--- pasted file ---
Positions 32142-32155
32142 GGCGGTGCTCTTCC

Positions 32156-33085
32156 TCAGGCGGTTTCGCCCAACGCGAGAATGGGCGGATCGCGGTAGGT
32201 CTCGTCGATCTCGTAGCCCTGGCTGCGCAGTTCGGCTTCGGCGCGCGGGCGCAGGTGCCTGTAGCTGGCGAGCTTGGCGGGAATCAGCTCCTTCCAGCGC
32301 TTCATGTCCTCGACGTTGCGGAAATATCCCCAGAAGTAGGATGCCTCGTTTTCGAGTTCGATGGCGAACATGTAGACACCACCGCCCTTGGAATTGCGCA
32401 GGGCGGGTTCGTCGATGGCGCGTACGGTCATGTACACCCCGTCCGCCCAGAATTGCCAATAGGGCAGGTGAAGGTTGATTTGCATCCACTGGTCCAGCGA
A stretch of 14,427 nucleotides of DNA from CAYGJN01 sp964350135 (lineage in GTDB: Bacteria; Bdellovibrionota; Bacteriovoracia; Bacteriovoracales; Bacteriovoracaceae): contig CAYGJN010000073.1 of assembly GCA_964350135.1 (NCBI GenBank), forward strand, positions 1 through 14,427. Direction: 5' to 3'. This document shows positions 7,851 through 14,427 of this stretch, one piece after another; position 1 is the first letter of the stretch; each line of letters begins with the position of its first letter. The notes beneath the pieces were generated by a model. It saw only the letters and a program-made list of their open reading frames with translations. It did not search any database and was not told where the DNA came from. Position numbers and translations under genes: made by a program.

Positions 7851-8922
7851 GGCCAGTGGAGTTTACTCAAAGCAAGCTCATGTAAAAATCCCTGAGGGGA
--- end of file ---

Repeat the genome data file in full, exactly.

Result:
Positions 32142-32155
32142 GGCGGTGCTCTTCC

Positions 32156-33085
32156 TCAGGCGGTTTCGCCCAACGCGAGAATGGGCGGATCGCGGTAGGT
32201 CTCGTCGATCTCGTAGCCCTGGCTGCGCAGTTCGGCTTCGGCGCGCGGGCGCAGGTGCCTGTAGCTGGCGAGCTTGGCGGGAATCAGCTCCTTCCAGCGC
32301 TTCATGTCCTCGACGTTGCGGAAATATCCCCAGAAGTAGGATGCCTCGTTTTCGAGTTCGATGGCGAACATGTAGACACCACCGCCCTTGGAATTGCGCA
32401 GGGCGGGTTCGTCGATGGCGCGTACGGTCATGTACACCCCGTCCGCCCAGAATTGCCAATAGGGCAGGTGAAGGTTGATTTGCATCCACTGGTCCAGCGA
A stretch of 14,427 nucleotides of DNA from CAYGJN01 sp964350135 (lineage in GTDB: Bacteria; Bdellovibrionota; Bacteriovoracia; Bacteriovoracales; Bacteriovoracaceae): contig CAYGJN010000073.1 of assembly GCA_964350135.1 (NCBI GenBank), forward strand, positions 1 through 14,427. Direction: 5' to 3'. This document shows positions 7,851 through 14,427 of this stretch, one piece after another; position 1 is the first letter of the stretch; each line of letters begins with the position of its first letter. The notes beneath the pieces were generated by a model. It saw only the letters and a program-made list of their open reading frames with translations. It did not search any database and was not told where the DNA came from. Position numbers and translations under genes: made by a program.

Positions 7851-8922
7851 GGCCAGTGGAGTTTACTCAAAGCAAGCTCATGTAAAAATCCCTGAGGGGA